Tristram McPherson is an associate professor in the Department of Philosophy at Ohio State University. The core of his research centres on foundational philosophical questions about ethics, for example, whether it can be an objective fact that an action is right (or wrong). He also thinks about substantive questions in ethics, including the ethics of our relationships to non-human animals and the ethical significance of climate change.
Alex Guerrero is the Henry Rutgers Term Chair and an associate professor in the Department of Philosophy at Rutgers University. He also serves as the director of the Rutgers Summer Institute for Diversity in Philosophy. He has worked on a variety of topics in moral, legal, and political philosophy, as well as in epistemology, especially social epistemology. He has further interests in African philosophy, Latin American philosophy, and Native American philosophy.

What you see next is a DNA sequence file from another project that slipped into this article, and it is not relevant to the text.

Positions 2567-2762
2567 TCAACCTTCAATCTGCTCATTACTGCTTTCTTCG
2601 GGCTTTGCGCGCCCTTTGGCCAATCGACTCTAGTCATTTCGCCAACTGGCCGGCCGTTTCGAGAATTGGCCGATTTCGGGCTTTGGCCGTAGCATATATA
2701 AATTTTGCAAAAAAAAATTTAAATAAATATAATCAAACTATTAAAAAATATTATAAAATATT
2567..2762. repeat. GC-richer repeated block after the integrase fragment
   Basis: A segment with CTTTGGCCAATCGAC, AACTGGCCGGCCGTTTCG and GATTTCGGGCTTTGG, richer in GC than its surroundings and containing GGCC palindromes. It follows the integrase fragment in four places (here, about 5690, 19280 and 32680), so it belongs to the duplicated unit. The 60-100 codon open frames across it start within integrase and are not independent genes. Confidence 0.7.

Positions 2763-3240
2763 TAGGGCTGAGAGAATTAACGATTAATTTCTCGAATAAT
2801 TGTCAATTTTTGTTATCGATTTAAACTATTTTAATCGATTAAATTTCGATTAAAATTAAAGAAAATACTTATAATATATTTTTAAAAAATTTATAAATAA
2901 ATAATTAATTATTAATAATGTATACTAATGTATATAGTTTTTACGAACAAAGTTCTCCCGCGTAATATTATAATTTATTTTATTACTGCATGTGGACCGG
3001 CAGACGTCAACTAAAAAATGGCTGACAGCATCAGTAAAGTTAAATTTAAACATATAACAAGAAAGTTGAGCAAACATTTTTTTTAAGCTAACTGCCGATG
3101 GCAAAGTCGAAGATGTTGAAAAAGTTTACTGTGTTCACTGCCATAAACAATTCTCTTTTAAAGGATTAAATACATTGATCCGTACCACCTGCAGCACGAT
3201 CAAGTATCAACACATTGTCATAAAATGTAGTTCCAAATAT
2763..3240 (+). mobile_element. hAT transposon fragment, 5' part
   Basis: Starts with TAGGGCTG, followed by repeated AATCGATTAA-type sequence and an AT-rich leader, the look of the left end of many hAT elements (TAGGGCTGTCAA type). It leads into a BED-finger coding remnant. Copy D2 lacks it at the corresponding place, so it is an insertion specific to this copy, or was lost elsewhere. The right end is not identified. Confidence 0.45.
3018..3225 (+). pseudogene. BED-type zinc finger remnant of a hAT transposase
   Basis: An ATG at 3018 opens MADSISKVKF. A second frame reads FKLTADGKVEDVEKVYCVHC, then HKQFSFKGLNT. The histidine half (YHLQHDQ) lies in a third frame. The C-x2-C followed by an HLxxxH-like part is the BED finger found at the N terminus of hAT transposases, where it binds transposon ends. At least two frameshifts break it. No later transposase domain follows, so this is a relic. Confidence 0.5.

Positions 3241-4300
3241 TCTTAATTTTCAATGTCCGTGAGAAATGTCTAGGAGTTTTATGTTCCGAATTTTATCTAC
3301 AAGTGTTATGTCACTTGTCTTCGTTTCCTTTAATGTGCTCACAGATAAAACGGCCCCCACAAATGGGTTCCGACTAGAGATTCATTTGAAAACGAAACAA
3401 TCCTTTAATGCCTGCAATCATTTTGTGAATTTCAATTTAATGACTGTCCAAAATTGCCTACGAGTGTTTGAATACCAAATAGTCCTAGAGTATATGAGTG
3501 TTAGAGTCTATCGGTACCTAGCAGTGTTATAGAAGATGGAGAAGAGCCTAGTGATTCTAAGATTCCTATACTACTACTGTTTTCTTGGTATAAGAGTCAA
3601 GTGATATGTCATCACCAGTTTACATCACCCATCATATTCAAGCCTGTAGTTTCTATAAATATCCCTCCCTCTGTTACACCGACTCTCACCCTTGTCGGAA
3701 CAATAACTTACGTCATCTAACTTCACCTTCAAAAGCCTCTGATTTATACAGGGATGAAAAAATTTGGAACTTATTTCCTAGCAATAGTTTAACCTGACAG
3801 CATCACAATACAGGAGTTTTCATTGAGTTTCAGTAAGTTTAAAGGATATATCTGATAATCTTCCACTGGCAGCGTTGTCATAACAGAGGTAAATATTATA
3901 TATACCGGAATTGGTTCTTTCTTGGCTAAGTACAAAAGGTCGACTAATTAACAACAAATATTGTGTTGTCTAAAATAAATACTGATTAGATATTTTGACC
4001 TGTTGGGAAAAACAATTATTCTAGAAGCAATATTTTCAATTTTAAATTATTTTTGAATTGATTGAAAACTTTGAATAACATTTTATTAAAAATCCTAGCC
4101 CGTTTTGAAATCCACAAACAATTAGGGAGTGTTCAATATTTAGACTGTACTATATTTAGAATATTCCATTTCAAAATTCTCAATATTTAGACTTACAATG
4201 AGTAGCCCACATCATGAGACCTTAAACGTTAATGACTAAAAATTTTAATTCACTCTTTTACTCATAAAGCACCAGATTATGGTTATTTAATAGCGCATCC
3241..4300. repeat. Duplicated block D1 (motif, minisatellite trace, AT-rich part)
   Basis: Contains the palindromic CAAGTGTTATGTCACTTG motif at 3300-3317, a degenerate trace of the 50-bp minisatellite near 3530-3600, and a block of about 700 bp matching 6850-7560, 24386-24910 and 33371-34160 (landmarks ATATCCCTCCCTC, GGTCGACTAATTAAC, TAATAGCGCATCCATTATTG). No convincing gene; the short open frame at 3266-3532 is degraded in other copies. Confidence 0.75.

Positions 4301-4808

Nina Emery, an assistant professor of philosophy at Mount Holyoke College, focuses her research on the intersection of metaphysics and the philosophy of physics, especially on how our best scientific theories should inform our understanding of time, probability, and the laws of nature.
Sarah Moss works primarily in epistemology and the philosophy of language, and often on questions at the intersection of these subfields. She has argued that partial beliefs can constitute knowledge in the same way that full beliefs can.
Jeff Noonan has maintained broad and interdisciplinary research interests for almost 20 years, especially in social and political philosophy.
Join us for a half-day workshop on Hegel and (the end of) art with speakers Paul Kottman, Frank Ruda, Ian Balfour, and Eva Ruda.